Dear Paper Recycler,
Thanks for asking. Yes, some paper cannot be recycled. Any kind of paper, whether white, colored, magazine or newspaper, cannot be recycled if it is not dry and clean. Grease and food will not mix with the water needed to break down the paper into fibers. If paper that is greasy, or has food on it, is put in with clean paper, the whole batch is contaminated and cannot be used for recycling. Also, tissue paper and paper towels are not currently recyclable.
Single-use products are those products that are used one time, usually for only minutes. Yet, their impact on the environment can last thousands of years. Plastic bags, bottles for water, plastic straws, paper towels and napkins, and Styrofoam coffee cups are some of the worst of these items. Awareness of the potential harm these single-use products are to our environment has led businesses like Hyatt Hotels, McDonalds in the U.K. and Ireland, as well as Starbucks to go plastic-straw-free by 2020. These actions alone will keep one billion plastic straws per year out of the environment. We can all take a few simple steps to decrease the use of single-use products by carrying reusable water bottles, coffee cups and straws.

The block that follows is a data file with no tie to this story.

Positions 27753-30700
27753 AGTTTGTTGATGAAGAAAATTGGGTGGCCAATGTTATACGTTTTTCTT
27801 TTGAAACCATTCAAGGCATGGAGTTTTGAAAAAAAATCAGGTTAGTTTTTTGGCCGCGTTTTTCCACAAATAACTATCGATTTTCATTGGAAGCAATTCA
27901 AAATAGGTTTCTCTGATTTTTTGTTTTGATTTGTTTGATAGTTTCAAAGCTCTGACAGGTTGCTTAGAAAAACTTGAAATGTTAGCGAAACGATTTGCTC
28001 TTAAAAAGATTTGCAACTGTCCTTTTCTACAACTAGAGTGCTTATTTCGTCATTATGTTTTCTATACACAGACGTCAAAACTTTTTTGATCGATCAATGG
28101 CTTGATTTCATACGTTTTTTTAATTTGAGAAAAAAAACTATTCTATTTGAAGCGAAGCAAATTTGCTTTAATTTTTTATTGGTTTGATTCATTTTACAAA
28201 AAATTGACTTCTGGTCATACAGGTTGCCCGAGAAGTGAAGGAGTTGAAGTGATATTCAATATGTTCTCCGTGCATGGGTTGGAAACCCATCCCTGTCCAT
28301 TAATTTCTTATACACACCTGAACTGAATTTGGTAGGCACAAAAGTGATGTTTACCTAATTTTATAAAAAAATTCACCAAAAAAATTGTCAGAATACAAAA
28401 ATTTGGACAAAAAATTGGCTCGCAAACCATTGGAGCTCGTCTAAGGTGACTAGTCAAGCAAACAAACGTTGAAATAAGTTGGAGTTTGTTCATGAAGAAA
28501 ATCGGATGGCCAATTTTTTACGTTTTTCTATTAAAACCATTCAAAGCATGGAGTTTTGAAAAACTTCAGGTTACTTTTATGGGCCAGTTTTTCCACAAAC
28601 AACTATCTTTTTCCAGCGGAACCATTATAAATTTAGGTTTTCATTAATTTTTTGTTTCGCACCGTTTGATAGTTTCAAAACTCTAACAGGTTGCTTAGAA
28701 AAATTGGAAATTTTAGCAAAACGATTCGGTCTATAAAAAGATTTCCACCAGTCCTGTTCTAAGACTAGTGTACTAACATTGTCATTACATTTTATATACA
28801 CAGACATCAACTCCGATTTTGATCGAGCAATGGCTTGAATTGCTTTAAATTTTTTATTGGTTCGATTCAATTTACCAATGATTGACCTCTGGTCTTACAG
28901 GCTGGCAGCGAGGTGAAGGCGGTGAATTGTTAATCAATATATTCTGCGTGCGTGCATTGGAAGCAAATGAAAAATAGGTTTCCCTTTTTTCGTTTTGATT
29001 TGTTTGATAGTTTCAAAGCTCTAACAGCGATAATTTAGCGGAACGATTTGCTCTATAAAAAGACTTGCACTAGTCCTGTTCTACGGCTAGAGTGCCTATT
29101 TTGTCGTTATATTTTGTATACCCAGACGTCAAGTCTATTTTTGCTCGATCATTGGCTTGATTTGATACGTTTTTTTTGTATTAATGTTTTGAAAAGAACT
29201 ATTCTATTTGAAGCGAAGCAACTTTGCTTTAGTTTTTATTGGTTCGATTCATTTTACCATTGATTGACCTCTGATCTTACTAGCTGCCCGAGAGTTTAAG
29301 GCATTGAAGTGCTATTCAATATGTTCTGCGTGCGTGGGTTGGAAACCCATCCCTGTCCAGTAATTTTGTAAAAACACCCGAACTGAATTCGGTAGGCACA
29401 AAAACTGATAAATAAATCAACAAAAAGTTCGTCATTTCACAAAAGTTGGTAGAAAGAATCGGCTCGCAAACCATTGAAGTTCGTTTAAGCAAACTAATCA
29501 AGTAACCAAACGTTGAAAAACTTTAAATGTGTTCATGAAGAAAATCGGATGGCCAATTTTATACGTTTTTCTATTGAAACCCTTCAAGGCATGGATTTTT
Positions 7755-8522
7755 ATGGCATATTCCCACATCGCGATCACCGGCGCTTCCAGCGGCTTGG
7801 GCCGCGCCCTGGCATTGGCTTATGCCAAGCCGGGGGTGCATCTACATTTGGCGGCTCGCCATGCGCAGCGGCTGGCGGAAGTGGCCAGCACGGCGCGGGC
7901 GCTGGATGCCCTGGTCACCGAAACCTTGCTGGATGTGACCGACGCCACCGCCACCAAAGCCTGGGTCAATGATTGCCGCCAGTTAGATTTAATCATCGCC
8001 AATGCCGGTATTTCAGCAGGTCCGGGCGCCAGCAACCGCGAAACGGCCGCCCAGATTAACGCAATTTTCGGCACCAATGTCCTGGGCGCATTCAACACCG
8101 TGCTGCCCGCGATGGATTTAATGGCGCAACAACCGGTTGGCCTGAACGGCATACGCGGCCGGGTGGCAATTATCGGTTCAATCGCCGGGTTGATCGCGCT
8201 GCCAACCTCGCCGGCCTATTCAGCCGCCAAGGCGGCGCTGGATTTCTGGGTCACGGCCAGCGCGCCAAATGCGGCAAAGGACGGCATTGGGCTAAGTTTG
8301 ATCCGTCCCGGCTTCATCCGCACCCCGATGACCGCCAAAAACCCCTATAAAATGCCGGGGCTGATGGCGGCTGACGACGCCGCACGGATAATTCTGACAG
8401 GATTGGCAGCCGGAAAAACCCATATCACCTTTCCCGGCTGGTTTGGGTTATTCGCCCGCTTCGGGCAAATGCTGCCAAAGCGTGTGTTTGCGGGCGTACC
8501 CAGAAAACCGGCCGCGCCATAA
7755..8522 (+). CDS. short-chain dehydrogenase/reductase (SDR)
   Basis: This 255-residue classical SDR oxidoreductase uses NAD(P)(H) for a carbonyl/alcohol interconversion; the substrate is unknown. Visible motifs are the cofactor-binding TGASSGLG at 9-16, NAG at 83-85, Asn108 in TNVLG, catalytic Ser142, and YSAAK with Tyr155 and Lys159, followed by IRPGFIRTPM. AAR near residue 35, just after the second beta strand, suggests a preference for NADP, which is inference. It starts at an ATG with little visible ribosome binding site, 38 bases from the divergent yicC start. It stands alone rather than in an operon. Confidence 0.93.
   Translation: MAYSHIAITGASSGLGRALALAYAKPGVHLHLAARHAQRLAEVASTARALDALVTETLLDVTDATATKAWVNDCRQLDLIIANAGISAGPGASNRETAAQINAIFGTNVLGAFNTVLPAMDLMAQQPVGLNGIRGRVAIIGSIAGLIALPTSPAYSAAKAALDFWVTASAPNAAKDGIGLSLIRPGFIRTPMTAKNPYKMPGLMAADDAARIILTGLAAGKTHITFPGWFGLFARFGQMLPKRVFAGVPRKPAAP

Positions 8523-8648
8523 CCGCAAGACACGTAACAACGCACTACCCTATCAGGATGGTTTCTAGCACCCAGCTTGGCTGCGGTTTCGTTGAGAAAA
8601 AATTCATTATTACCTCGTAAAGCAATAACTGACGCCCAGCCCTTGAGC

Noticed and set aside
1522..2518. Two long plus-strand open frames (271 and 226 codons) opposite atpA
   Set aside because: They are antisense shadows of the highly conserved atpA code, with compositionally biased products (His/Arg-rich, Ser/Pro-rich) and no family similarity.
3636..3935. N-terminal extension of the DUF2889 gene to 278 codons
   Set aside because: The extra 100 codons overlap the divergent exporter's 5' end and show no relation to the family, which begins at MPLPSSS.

Like tissue paper, most paper towels are made from recycled paper. Thus, they have fibers that are too short to be recycled again. However, these short fibers make paper towels a great candidate for the compost pile. Just be sure there is no grease or chemicals on them. As a single-use product, paper towels most often end up in the trash and eventually in the landfill. Microfiber cloths or cloth rags from your ragbag are excellent alternatives to paper towels. These cloths can be used for multiple household tasks and tossed into the washing machine. They can be reused many times. If you do purchase paper towels, be sure they are made out of recycled paper. According to the Natural Resources Defense Council (NRDC), “If every household in the United States replaced just one roll of virgin fiber paper towels (70 sheets) with 100% recycled ones, we could save 544,000 trees.” When purchasing any paper products, it is recommended that you purchase ones that are whitened without chlorine bleach or are unbleached. The chlorine used to bleach paper products is harmful to the environment and can be detrimental to human health. According to the San Mateo County RecycleWorks, “The bleaching of paper, whether virgin or recycled, is the leading cause of toxic water pollution in the U.S.”